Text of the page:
RALEIGH, N.C. (WTVD) -- Danielle Robinson is a newly registered Republican in Raleigh. But the bold choice has been met with concern from her family and online backlash and name-calling from strangers.
"There's coon. There's Uncle Tom. It's just sad that as black people, we limit the expression or the journey of other black people," Robinson said. "I'm tired of the idea that the Left thinks that they can have black people in their pocket."
Nearly 1.5 million black voters are registered in North Carolina, and nearly 80 percent of them are Democrats, according to the State Board of Elections.
But there's a movement afoot to get black voters to leave the Democratic Party, one that has fueled voters such as Robinson to abandon politics as usual.
It's Blexit -- also known as Black Exit.
Robinson is state director for Blexit North Carolina. The group launched this month in Charlotte with a rally on MLK weekend.
"That rally signaled that black people, we are ready to have that discussion," Robinson said.
Blexit NC said it will hold forums to discuss candidates on the left and right running for local and state races. The group also plans to encourage people of color to consider new ideas without influence from Democrats.
Democrats are dismissive of the idea.
Robert Howard is the state's Democratic Party spokesman. He released a statement critical of the organization and the media, saying: "Blexit is a fringe organization started by a far-right provocateur. It's embarrassing any news outlet would lend credibility to this organization when they deserve none."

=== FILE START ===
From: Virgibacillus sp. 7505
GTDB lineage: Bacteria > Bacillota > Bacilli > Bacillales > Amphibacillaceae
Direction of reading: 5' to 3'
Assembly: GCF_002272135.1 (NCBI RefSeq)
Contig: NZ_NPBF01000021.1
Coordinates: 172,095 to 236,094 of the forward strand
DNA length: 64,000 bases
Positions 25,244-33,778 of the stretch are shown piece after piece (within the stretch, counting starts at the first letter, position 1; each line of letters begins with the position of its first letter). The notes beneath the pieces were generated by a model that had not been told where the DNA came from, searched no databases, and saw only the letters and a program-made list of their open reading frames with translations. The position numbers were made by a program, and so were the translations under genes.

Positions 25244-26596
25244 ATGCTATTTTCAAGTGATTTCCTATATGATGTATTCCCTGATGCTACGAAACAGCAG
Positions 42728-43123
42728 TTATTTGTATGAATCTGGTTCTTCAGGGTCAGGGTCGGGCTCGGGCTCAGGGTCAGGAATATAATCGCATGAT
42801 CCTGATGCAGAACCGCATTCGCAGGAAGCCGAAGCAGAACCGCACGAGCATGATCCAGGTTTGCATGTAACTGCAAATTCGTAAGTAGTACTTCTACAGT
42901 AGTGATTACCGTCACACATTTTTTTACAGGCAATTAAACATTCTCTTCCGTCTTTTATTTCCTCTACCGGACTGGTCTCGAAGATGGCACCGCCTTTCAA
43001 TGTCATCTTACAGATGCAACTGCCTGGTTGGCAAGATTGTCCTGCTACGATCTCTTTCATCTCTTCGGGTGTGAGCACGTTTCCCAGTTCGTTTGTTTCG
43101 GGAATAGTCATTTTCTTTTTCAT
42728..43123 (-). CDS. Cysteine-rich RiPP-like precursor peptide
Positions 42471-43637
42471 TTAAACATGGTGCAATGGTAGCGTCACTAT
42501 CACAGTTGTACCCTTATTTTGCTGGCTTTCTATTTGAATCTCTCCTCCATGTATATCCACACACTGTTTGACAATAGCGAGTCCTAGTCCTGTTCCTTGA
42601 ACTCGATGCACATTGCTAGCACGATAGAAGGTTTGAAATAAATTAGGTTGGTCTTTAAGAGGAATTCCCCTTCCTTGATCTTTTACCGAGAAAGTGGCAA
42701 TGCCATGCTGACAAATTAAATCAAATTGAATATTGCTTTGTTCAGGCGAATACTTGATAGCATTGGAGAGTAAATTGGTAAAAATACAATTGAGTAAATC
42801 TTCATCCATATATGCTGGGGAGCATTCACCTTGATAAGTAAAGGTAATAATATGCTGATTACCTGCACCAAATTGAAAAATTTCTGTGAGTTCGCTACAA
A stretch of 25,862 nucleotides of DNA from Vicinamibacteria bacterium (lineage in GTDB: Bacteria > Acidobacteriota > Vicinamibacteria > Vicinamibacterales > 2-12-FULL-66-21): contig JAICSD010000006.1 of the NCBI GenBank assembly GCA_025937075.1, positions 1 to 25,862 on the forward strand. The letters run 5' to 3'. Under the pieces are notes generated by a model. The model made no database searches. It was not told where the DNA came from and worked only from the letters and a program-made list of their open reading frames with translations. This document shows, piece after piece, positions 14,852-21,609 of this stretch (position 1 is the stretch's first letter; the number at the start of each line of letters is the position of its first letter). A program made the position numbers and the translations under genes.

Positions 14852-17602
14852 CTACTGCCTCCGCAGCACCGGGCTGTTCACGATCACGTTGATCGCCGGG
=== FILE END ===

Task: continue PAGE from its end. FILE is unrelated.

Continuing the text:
Robinson disagreed. She said Blexit NC is not getting funding from Republicans currently, but it is not opposed to accepting funding from anyone who supports its mission. Right now, Blexit NC is self-funded.
"We don't need to worry about Candace Owens," Robinson said of the woman who started the Blexit movement. "She has found the end of her journey. We've got to worry if we are on our correct journey and on our correct path."
Dr. Hasan Crockett is a political science professor at St. Augustine's University in Raleigh. Crockett said blacks have consistently supported Democrats ever since the passage of the Civil Rights Act of 1964, a move signed into law by a Democratic president, Lyndon B. Johnson, but also fiercely opposed by many Democrats in the Senate, particularly in the South.
Crockett said controversies around voter suppression and gerrymandering will be challenges for Blexit.
"The fact that they are looking at African-American issues and to empower the black community -- fine. But when you talk about moving into the Republican Party that has a historical agenda that opposes black leadership, suppresses the black vote, that has minuscule presence in the black community -- I think you're going to run into so many problems," Crockett said.
Robinson said Blexit NC will be targeting millennials.
"Many of us as an organization are conservative or unaffiliated, but that's because we did the work. And so when you think about it, only people that have walked away can help others figure out if they should make the same decision," Robinson said. "We're invested in that process. And black people need to be invested in that process."
The group has another rally set for next month at Appalachian State University.